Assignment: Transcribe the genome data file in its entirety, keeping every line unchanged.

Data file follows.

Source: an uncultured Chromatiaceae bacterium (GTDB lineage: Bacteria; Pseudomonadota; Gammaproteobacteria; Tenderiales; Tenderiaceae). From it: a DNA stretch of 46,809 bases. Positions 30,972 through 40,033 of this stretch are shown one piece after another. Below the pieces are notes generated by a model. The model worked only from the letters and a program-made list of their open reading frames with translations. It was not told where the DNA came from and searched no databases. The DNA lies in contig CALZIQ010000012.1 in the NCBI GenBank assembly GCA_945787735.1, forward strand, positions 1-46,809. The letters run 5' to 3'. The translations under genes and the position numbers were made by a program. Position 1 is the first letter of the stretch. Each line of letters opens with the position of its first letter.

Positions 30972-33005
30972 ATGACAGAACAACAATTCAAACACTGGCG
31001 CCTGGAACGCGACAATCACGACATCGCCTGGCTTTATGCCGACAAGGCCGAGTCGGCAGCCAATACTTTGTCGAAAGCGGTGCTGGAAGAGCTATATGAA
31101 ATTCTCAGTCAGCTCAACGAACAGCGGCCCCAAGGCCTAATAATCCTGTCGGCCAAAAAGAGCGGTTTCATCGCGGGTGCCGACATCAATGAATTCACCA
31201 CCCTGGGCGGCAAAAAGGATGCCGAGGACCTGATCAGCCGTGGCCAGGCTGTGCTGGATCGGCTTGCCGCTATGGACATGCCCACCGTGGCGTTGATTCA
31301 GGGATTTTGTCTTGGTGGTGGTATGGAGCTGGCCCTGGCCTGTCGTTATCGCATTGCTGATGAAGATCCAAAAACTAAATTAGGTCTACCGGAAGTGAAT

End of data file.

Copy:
Source: an uncultured Chromatiaceae bacterium (GTDB lineage: Bacteria; Pseudomonadota; Gammaproteobacteria; Tenderiales; Tenderiaceae). From it: a DNA stretch of 46,809 bases. Positions 30,972 through 40,033 of this stretch are shown one piece after another. Below the pieces are notes generated by a model. The model worked only from the letters and a program-made list of their open reading frames with translations. It was not told where the DNA came from and searched no databases. The DNA lies in contig CALZIQ010000012.1 in the NCBI GenBank assembly GCA_945787735.1, forward strand, positions 1-46,809. The letters run 5' to 3'. The translations under genes and the position numbers were made by a program. Position 1 is the first letter of the stretch. Each line of letters opens with the position of its first letter.

Positions 30972-33005
30972 ATGACAGAACAACAATTCAAACACTGGCG
31001 CCTGGAACGCGACAATCACGACATCGCCTGGCTTTATGCCGACAAGGCCGAGTCGGCAGCCAATACTTTGTCGAAAGCGGTGCTGGAAGAGCTATATGAA
31101 ATTCTCAGTCAGCTCAACGAACAGCGGCCCCAAGGCCTAATAATCCTGTCGGCCAAAAAGAGCGGTTTCATCGCGGGTGCCGACATCAATGAATTCACCA
31201 CCCTGGGCGGCAAAAAGGATGCCGAGGACCTGATCAGCCGTGGCCAGGCTGTGCTGGATCGGCTTGCCGCTATGGACATGCCCACCGTGGCGTTGATTCA
31301 GGGATTTTGTCTTGGTGGTGGTATGGAGCTGGCCCTGGCCTGTCGTTATCGCATTGCTGATGAAGATCCAAAAACTAAATTAGGTCTACCGGAAGTGAAT